Reynolds therefore tried to combine his preference for loftier subjects with his portraits by posing his subjects in mythological or literary scenes.

Mrs. Musters as "Hebe"
Joshua Reynolds, Mrs. Musters as "Hebe," 1782-85, oil on canvas, 56 3/8 x 44 5/8"

Therefore, Mrs. Musters becomes Hebe, the cupbearer for the gods and eventual wife of Heracles. Reynold's palette was more subdued than Gainsborough's and his costumes less fashionable because they were meant to be timeless. But in this, he was always in battle with the desires of his subjects.

The Infant Academy
Joshua Reynolds, The Infant Academy, 1781-82, oil on canvas, 45 1/8" x 56 1/8"

The Infant Academy satirizes his plight. The baby boy painter on the left produces a portrait of coy baby girl on the right, who is surrounded by her friends, one of whom is adjusting a fancy hat on her head. In the meantime, remnants of noble classical art are strewn on the floor behind the painter, apparently forgotten. He may be portraying them as infants to suggest that English art was an infant compared to continental European art. And Reynolds may have been onto something--I think this focus on society portraits has contributed to the lingering prejudice against this work. But from the perspective of the 21st century, I don't see why we should feel that Mrs. Musters as "Hebe" portrays a less important subject than what is portrayed in The Oath of the Horatii (1784). We have no reason to carry the weird prejudices of the 18th century Royal Academy into our own period.

Kitty Fisher as "Cleopatra" Dissolving the Pearl
Joshua Reynolds, Lady Mary Leslie, 1764, oil on canvas, 56 1/8" x 44 1/2"

As contrived as it may seem for Reynolds to portray his subjects in mythological or literary scenes, in many cases he is perfectly justified in doing so because his subjects were actresses. In a sense, their poses in the paintings carried on the work they did on stage. And the paintings became, in a sense, advertisements for them.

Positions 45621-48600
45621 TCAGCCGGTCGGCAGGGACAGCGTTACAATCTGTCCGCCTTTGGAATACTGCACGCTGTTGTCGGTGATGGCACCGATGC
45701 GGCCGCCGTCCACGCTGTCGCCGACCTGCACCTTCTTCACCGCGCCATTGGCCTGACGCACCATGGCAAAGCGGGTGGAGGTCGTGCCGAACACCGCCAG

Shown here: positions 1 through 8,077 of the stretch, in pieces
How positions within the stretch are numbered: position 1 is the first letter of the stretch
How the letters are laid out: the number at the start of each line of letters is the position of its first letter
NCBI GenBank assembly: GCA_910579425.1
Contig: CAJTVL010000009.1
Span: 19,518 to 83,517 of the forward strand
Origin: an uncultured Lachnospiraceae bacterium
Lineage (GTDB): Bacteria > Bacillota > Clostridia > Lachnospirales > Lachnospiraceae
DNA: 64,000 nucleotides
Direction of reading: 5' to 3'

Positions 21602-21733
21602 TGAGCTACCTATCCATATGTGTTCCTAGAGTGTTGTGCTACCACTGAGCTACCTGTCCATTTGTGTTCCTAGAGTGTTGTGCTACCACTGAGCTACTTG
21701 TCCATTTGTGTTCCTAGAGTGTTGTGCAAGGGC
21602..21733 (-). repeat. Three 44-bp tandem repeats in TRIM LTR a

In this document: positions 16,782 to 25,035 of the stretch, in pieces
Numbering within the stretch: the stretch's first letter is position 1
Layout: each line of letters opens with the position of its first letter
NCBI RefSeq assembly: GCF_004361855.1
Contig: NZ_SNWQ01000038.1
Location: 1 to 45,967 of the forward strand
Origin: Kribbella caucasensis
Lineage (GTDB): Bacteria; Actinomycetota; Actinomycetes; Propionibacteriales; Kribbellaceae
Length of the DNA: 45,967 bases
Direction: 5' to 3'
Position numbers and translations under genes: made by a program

Anne, Countess of Albemarle, and her Son
George Romney, Anne, Countess of Albermarle, and her Son, 1777-79, oil on canvas, 94 1/2" x 58 7/8"

In addition to Gainsborough and Reynolds, the giants of English portraiture, the show featured several paintings by George Romney. I wasn't familiar with Romney at all, but his portraits are just as interesting as his two somewhat better known peers. He painted Emma Hart (née Amy Lyon, later Emma, Lady Hamilton) many times. She is one of the most interesting figures of 18th century England, and part of her fame came due to Romney's many paintings of her. Like Reynolds, he posed her in classical scenarios. She wasn't an actress but was besotted with theater and seems to have been an eager participant in these poses. (Later in Naples, she created a form of entertainment called "attitudes," a kind of mime performance that reenacted classical scenes. Attitudes became a popular art form all over Europe in the late 18th century.)

Emma Hart
George Romney, Emma Hart as "The Spintress," 1784-85, oil on canvas, 68 5/8" x 50 5/8"

These paintings depict an England in ascent, a fun-loving place full of fashionable Ladies and Gentlemen and sexy actresses. Reynolds desired to be a "history painter" instead of a society portraitist. But if his spirit keeps track of such things, he may be gratified to discover that time has turned him into a history painter after all. He, Gainsborough and Romney have, by virtue of their portraits, become some of the greatest recorders of 18th century English history we have.

This exhibit will be on view until September 3rd.  In addition to seeing the paintings, check out the MFAH's online series, The Characters of Kenwood, which gives biographical sketches of the various figures associated with the exhibit. I hope they will pay attention to the subjects of these portraits--their stories are worth telling.